I about choked on my chai.
But it’s okay. I’m glad I saw him. It’s a great reminder: there’s room on the block for everyone. He cuts his grass, he parks in the garage. Maybe his wife builds rockets.
I start out wanting to write a Blog Post for Superstition Review. I want to make it funny. Knowledgeable. Relate-able. The reader should laugh and think “I would like to talk with this writer.” All great writing is getting people to think they know you, that they would want to talk with you.
But I have no idea what to write about. I just graduated from college and that is about as boring and overdone a topic as any. I might as well write about golfing, or about the time I played flag football at a local park and discovered I am not the sort of person who should be playing flag football at a local park.
I like to write, but have written nothing of tremendous value. That isn’t fishing for compliments, just speaking objectively. Therefore I can’t offer advice to writers, though I have in the past done this very thing and, to this day, I still feel guilty about it. My writing is not terrible and has made some money in academic contests but I know, what everyone knows, but no one likes to say, that undergrad academic contests aren’t worth anything except the prize money. So I can’t write about being a professional writer, because I am not a professional writer.
I’ve had great experiences through my time as a Blogger/Non-Fiction Editor/Student Editor in Chief at Superstition Review, but others, in ways I cannot top, have written about those very experiences for this very Blog. Others, in ways I have yet to mimic, have taken those experiences and grown because of them. I have been to a writing conference but already have, in a previous post, beaten that horse to death with a very small club. I have been to AWP but spent more time touring the city than touring the Book Fair (shameful, I know, but who could have guessed I was to fall in love with cold beautiful grey Minneapolis?).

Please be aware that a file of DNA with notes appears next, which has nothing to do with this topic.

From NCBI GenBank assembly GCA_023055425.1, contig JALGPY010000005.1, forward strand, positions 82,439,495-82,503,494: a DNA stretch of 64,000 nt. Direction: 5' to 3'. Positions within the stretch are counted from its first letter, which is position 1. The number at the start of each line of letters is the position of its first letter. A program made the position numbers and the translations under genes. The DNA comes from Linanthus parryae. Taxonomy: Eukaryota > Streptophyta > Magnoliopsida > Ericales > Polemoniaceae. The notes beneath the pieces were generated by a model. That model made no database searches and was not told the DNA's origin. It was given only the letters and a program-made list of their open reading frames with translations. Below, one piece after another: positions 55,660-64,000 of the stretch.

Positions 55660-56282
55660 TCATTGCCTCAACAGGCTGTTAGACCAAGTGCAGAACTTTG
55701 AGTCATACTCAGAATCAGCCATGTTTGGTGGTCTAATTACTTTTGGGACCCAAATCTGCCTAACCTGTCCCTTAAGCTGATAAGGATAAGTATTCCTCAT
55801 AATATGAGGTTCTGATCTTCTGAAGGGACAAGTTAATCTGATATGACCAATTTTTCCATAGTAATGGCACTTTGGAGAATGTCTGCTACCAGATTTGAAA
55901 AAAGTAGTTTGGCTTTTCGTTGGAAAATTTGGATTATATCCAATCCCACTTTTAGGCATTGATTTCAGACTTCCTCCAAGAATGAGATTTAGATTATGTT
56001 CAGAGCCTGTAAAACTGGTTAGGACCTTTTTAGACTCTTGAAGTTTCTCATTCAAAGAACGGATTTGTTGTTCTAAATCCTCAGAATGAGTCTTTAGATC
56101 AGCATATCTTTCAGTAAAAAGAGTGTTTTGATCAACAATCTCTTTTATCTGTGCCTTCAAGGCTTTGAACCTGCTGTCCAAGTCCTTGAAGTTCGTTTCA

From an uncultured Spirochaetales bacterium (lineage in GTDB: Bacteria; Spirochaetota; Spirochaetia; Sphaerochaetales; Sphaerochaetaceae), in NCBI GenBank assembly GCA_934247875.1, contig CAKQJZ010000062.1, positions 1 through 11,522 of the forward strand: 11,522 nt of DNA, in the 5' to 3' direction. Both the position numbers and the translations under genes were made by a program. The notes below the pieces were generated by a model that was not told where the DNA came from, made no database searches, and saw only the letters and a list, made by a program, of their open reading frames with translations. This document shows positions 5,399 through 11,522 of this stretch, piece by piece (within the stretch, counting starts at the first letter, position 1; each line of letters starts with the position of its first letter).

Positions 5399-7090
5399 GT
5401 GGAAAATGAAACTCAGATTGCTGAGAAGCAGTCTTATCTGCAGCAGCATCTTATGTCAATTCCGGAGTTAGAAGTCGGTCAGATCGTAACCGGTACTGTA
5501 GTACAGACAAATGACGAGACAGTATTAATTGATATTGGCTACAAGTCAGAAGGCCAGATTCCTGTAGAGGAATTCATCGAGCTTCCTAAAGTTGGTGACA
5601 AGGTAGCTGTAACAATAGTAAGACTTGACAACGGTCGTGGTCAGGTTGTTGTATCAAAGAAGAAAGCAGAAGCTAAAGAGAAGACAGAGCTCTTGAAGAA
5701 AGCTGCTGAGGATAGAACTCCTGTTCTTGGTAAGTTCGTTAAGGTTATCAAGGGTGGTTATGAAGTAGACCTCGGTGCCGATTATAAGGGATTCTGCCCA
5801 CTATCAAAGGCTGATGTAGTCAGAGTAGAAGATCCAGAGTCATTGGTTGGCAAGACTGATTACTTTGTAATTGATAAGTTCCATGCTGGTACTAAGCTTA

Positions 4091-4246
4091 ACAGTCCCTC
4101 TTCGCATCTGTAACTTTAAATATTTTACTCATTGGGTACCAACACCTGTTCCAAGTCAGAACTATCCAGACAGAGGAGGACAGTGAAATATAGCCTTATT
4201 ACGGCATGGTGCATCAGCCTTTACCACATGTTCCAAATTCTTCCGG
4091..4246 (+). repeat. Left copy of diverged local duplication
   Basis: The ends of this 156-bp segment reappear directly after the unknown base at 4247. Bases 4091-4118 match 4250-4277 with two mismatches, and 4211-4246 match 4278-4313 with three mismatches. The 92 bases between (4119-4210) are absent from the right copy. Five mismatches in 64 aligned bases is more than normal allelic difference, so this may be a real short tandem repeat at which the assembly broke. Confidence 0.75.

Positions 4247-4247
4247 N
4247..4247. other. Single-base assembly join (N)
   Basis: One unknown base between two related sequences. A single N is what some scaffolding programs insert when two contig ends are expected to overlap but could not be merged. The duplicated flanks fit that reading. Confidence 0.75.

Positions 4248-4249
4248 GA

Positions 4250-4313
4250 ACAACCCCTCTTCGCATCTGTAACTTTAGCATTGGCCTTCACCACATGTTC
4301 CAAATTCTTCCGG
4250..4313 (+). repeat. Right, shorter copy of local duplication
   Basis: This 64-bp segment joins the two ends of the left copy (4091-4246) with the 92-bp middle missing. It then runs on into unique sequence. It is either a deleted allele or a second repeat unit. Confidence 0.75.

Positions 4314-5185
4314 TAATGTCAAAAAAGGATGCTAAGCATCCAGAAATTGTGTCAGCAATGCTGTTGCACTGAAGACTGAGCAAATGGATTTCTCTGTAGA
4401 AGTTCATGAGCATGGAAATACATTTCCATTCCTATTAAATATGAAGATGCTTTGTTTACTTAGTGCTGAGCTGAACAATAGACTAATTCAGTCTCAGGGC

Bloggers tell you to write what you know, to relate to your audience through what you know. Good with dogs? Write about dogs. Write about how finishing a short story is similar to teaching a new puppy how to piss outside. It’s all about consistency. Go on a lot of hikes? Write something about the writing process and compare it to hiking a new trail, a harder trail than usual. It’s all about persistence. But my dog still sometimes pees on the living room rug, and the last trail I hiked ended with a whimper, not a bang. I thought maybe I could write about how to make the world’s best macaroni and cheese, but then I remembered, halfway through that ill fated blog post, that the best mac and cheese I ever had was made by a girl named Beth one drunken night six years ago at a friend’s house where we were all drinking wine out of plastic red cups and that recipe, like my connection to Beth, was completely lost after that night.
Telling me to write about what I know has always been a sort of cruel task; because I want to write about what I don’t know, and about that which makes me question my sense of authority. I am reminded of a writing professor who, in a soft rant against ‘trigger warnings’, asked our small workshop circle “Isn’t getting triggered the point?” For me, it goes like this: isn’t admitting you don’t know the point?